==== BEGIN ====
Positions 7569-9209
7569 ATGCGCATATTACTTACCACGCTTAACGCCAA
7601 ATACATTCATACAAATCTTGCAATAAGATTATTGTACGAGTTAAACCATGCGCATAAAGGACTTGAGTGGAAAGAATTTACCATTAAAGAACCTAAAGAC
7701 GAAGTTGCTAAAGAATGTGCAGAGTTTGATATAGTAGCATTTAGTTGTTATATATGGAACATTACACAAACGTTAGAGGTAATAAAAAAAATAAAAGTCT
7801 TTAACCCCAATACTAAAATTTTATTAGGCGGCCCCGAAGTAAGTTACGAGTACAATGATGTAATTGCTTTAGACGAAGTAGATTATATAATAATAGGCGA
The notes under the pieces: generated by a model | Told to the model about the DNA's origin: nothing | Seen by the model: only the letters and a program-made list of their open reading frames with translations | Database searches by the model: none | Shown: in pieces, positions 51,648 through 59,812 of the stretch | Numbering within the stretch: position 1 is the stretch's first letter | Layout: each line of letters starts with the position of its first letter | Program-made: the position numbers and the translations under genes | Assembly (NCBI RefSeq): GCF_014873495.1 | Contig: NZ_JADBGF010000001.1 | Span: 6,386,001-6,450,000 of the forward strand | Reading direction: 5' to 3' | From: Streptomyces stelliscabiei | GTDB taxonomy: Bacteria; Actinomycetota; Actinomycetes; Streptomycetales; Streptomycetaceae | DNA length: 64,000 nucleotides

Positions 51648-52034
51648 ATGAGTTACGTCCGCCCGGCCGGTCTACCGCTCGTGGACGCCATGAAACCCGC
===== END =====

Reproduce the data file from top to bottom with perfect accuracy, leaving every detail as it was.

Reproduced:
Positions 7569-9209
7569 ATGCGCATATTACTTACCACGCTTAACGCCAA
7601 ATACATTCATACAAATCTTGCAATAAGATTATTGTACGAGTTAAACCATGCGCATAAAGGACTTGAGTGGAAAGAATTTACCATTAAAGAACCTAAAGAC
7701 GAAGTTGCTAAAGAATGTGCAGAGTTTGATATAGTAGCATTTAGTTGTTATATATGGAACATTACACAAACGTTAGAGGTAATAAAAAAAATAAAAGTCT
7801 TTAACCCCAATACTAAAATTTTATTAGGCGGCCCCGAAGTAAGTTACGAGTACAATGATGTAATTGCTTTAGACGAAGTAGATTATATAATAATAGGCGA
The notes under the pieces: generated by a model | Told to the model about the DNA's origin: nothing | Seen by the model: only the letters and a program-made list of their open reading frames with translations | Database searches by the model: none | Shown: in pieces, positions 51,648 through 59,812 of the stretch | Numbering within the stretch: position 1 is the stretch's first letter | Layout: each line of letters starts with the position of its first letter | Program-made: the position numbers and the translations under genes | Assembly (NCBI RefSeq): GCF_014873495.1 | Contig: NZ_JADBGF010000001.1 | Span: 6,386,001-6,450,000 of the forward strand | Reading direction: 5' to 3' | From: Streptomyces stelliscabiei | GTDB taxonomy: Bacteria; Actinomycetota; Actinomycetes; Streptomycetales; Streptomycetaceae | DNA length: 64,000 nucleotides

Positions 51648-52034
51648 ATGAGTTACGTCCGCCCGGCCGGTCTACCGCTCGTGGACGCCATGAAACCCGC